Better late than never. Instagram co-founder Kevin Systrom announced at the SXSW Interactive conference in Austin, TX Sunday that an Android version of the photo-sharing app was coming soon.
The company is currently testing the Android app in private Beta and according to Instagram’s co-founder, it’s looking good. “In some ways, it’s better than our iOS app,” Systrom told TechCrunch editor Alexia Tsotsis. “It’s crazy.”
Not that the iOS app’s 27 million registered users are complaining. Systrom also said that since its launch in the fall of 2010, Instagram was now seeing “Facebook-level engagement,” with 67 percent of its active users having used the app the day before his talk at the conference.
Instagram applies light filters to images taken with a smartphone for a variety of vintage effects, and can be shared on Facebook, Twitter, and within the network. Combined with the high quality of the iPhone 4’s built-in camera, the results rival that of a point-and-shoot. Getty Images even licensed some Instagram-made portraits of the New York Yankees.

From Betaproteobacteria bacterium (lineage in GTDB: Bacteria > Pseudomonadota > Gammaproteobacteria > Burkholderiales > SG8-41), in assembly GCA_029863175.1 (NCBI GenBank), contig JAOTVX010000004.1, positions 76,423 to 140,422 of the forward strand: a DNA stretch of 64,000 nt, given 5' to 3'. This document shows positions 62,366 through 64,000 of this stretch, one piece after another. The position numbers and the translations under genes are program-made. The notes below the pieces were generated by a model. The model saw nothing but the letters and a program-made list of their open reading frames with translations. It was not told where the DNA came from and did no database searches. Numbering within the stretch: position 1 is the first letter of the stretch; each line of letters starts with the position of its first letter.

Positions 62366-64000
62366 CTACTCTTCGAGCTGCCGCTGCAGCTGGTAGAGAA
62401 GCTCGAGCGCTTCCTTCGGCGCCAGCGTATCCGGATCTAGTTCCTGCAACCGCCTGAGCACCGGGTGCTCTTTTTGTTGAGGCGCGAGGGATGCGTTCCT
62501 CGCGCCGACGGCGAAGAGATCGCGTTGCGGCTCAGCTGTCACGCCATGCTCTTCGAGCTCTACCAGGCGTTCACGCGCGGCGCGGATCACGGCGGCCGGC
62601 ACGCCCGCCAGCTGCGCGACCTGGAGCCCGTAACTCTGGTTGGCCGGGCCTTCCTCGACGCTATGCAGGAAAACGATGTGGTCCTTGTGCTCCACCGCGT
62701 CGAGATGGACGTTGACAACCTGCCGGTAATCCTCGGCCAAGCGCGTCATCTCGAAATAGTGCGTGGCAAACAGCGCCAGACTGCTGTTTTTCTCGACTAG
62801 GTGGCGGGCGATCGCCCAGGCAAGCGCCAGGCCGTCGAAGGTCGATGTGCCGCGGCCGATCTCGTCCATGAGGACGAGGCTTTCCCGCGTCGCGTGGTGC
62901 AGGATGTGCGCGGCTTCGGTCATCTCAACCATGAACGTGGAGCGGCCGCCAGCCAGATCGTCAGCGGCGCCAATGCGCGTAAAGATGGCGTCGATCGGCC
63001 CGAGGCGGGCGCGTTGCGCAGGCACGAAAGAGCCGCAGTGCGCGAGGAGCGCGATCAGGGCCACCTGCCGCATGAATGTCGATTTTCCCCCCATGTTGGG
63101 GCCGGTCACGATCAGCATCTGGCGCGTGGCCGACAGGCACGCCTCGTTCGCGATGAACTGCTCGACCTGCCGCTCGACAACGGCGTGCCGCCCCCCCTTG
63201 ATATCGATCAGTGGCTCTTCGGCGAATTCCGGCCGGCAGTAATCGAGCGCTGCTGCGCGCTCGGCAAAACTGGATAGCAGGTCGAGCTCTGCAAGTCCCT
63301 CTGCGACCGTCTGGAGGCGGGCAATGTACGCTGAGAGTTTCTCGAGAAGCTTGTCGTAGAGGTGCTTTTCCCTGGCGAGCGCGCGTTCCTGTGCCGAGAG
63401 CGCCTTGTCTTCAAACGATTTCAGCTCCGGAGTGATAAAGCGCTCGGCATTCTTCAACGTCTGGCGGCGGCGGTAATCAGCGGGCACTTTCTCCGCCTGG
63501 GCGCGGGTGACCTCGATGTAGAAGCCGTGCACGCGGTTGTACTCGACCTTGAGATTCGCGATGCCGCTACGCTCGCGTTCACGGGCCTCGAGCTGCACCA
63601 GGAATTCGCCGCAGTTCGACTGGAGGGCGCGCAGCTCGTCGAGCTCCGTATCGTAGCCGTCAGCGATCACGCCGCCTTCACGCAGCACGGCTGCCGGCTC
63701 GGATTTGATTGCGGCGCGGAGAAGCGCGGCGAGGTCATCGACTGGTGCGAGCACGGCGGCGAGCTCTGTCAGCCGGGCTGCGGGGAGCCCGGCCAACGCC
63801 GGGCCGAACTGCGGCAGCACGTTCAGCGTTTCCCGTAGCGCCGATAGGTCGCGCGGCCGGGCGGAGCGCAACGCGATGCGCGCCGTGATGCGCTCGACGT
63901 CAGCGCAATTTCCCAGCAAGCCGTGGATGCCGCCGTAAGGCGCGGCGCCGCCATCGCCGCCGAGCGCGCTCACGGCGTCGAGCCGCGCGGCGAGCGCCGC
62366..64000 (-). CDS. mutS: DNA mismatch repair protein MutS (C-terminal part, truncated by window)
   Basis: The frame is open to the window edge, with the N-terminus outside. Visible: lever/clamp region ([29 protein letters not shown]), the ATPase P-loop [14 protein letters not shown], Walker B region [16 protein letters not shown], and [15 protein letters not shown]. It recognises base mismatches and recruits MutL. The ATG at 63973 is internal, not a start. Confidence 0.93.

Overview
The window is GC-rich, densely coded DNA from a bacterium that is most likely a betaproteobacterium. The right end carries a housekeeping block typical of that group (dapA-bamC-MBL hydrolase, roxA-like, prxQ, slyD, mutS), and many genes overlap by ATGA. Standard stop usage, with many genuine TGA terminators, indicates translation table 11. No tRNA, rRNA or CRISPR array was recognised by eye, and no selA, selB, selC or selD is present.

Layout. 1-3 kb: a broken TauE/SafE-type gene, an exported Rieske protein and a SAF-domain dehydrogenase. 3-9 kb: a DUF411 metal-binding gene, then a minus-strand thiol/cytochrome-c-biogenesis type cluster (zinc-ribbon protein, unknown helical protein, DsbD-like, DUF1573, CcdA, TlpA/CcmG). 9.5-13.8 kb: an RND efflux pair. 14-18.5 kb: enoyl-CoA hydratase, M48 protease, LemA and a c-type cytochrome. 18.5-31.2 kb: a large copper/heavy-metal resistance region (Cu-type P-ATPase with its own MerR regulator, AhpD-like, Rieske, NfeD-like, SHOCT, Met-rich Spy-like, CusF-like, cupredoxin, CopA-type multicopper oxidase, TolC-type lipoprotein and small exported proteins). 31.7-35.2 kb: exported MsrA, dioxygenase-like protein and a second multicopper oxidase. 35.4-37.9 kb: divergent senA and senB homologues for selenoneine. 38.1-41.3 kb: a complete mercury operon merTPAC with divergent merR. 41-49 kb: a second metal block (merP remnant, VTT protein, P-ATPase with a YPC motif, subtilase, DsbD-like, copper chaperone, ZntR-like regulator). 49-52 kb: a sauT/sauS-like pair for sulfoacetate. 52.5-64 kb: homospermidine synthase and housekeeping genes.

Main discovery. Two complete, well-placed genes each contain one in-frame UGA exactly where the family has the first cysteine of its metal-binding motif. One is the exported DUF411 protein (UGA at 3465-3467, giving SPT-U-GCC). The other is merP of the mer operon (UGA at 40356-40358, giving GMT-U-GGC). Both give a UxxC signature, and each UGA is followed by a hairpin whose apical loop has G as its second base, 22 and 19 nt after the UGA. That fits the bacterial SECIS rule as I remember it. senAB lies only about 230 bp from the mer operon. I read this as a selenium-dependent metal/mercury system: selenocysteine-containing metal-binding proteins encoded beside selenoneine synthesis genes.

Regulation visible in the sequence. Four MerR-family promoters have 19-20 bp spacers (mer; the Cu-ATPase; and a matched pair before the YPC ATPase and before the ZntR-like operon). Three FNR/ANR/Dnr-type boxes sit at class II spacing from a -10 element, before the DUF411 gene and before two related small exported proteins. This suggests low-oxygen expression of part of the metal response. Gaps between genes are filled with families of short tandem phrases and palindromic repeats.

Android users may be wondering what took the company so long to make the app available on other devices. Near the end of 2011, Android claimed 47 percent of the smartphones sold in the U.S., which is a significant share of the market to overlook. (Apple’s iOS devices were close behind at 43 percent.)
“I don’t think it took us so long,” said Systrom. “We just had priorities. Had we tried to be both on Android and iPhone at the same time, it would’ve been tough to innovate in the way that we have.”
The co-founder added that the company had been too focused on scaling the app for the iOS to start on a second device. He did not say when the Android app would be available for download. Until then, competitor PicPlz is still available on Google Play.